Restrictions and resistance
Information and news updates have continued to support the continuation of practices that have slowed the speed and spread of the coronavirus - restrictions on travel, businesses closures, social distancing, and practicing the basic precautions of hand washing and face coverings in public. Medical experts caution that peaks in case numbers have not yet been reached and that ongoing restrictions are still essential. Citing “experts and frontline officials from…abroad,” Pro Publica and the New Mexico Political Report enumerate basic criteria that must be in place before states and localities can reopen, including contact tracing, increased testing, capacity to adequately protect healthcare workers, and isolation strategies for those infected.
Yet despite this consensus among those with knowledge of, and experience with, the virus, recent days have also witnessed the growing strain and increasing need that has been caused by the economic deprivations of the pandemic. Reports in the Santa Fe New Mexican and New Mexico In Depth highlight the many businesses are on the brink of closure. In some places, where the need and the strain has become acute, calls for re-opening have become strident: over the weekend, the U.S. saw protests for ending lockdowns in Montana, Washington, Colorado and Arizona; other countries witnessed disruptions and rallies calling for an end to economic restrictions, according to the Washington Post. In parts of France, where low-income and migrant communities have been especially hard hit, President Macron “acknowledged the disparity of what lockdown means for different communities,” pointing to lack of internet connectivity in low-income households that further hinder engagement and prevent children from participating in online classes. Protests in France turned violent over the weekend, with police clashing with protestors insisting that the economy must be restarted at once.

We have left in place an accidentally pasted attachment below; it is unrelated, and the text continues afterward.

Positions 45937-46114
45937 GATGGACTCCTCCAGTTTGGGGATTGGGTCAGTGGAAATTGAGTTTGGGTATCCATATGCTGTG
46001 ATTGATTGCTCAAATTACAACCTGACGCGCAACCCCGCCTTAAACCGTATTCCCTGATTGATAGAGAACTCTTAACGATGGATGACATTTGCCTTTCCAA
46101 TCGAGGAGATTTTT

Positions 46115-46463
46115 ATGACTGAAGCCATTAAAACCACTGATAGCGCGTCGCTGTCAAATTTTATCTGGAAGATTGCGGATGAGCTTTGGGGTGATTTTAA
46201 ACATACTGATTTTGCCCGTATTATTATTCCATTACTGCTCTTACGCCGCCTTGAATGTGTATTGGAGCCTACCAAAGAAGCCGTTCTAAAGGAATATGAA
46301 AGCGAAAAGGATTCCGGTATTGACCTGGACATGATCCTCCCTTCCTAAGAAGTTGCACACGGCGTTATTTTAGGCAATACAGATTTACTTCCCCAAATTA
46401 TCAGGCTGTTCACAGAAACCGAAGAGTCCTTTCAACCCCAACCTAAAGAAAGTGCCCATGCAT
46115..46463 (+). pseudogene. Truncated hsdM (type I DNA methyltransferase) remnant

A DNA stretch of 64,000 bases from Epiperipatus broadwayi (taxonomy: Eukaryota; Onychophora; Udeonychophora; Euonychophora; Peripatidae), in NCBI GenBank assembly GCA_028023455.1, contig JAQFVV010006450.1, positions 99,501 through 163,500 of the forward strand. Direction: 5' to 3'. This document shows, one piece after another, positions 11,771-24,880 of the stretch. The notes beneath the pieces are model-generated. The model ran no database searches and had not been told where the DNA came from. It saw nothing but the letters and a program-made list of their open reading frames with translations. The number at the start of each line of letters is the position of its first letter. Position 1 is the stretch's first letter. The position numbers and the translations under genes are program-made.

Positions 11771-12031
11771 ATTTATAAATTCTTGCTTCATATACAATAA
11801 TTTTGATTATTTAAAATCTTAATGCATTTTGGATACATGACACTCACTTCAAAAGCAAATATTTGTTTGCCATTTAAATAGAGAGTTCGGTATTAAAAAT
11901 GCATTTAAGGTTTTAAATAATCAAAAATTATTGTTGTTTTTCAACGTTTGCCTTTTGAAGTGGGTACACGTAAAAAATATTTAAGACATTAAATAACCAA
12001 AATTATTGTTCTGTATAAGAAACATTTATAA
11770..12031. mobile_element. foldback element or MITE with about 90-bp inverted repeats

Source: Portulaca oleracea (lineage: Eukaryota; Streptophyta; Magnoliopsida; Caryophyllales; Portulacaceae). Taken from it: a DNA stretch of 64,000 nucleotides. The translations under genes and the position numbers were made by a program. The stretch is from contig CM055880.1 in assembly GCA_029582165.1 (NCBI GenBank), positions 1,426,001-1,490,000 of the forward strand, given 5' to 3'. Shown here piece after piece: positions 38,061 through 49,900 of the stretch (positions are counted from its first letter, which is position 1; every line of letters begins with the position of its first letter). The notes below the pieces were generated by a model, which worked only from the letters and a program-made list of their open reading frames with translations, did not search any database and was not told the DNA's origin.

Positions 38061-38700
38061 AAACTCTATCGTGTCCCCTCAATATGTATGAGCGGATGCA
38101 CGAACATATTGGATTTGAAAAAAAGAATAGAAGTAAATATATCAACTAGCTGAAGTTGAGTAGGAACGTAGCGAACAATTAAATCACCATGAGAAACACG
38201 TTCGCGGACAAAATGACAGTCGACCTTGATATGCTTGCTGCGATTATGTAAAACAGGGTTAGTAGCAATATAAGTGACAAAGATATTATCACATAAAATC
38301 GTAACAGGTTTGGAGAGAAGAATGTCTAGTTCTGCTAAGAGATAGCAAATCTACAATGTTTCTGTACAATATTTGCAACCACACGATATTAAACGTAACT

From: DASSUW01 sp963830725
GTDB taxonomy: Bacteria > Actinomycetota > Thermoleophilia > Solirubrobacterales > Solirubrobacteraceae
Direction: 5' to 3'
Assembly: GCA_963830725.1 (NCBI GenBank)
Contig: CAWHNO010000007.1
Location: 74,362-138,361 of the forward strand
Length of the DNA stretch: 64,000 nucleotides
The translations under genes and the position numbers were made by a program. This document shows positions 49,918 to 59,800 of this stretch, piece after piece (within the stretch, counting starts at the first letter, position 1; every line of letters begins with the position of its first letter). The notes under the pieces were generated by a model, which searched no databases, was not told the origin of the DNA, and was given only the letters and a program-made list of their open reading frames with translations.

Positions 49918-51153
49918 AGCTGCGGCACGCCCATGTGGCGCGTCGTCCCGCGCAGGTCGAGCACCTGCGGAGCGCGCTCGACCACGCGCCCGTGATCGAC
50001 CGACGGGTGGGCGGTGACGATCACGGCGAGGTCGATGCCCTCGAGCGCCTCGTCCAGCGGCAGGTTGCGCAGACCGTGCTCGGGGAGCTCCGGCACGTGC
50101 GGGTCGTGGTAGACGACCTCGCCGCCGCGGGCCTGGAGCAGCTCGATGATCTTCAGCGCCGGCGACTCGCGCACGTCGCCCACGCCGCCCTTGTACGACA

Critical Media Literacy
As tensions build around financial strain and public health measures, the outsized influence that misinformation can have in our online and social media environment has once again come to the fore. An example is provided by a report released Sunday claiming that “[a] trio of far-right pro-gun provocateurs is behind some of the largest Facebook groups calling for anti-quarantine protests around the country….,” thereby building the impression that “opposition to the restrictions is more widespread” than it may actually be.
This incident and the many others like it underscore the need for all of us to scrutinize the online sources we use carefully, and to follow the guidelines of critical media literacy for all the information that we consume. The sources below offer guildelines to help assess the current information on COVID-19 and can be applied to all online and print information resources with which we engage.
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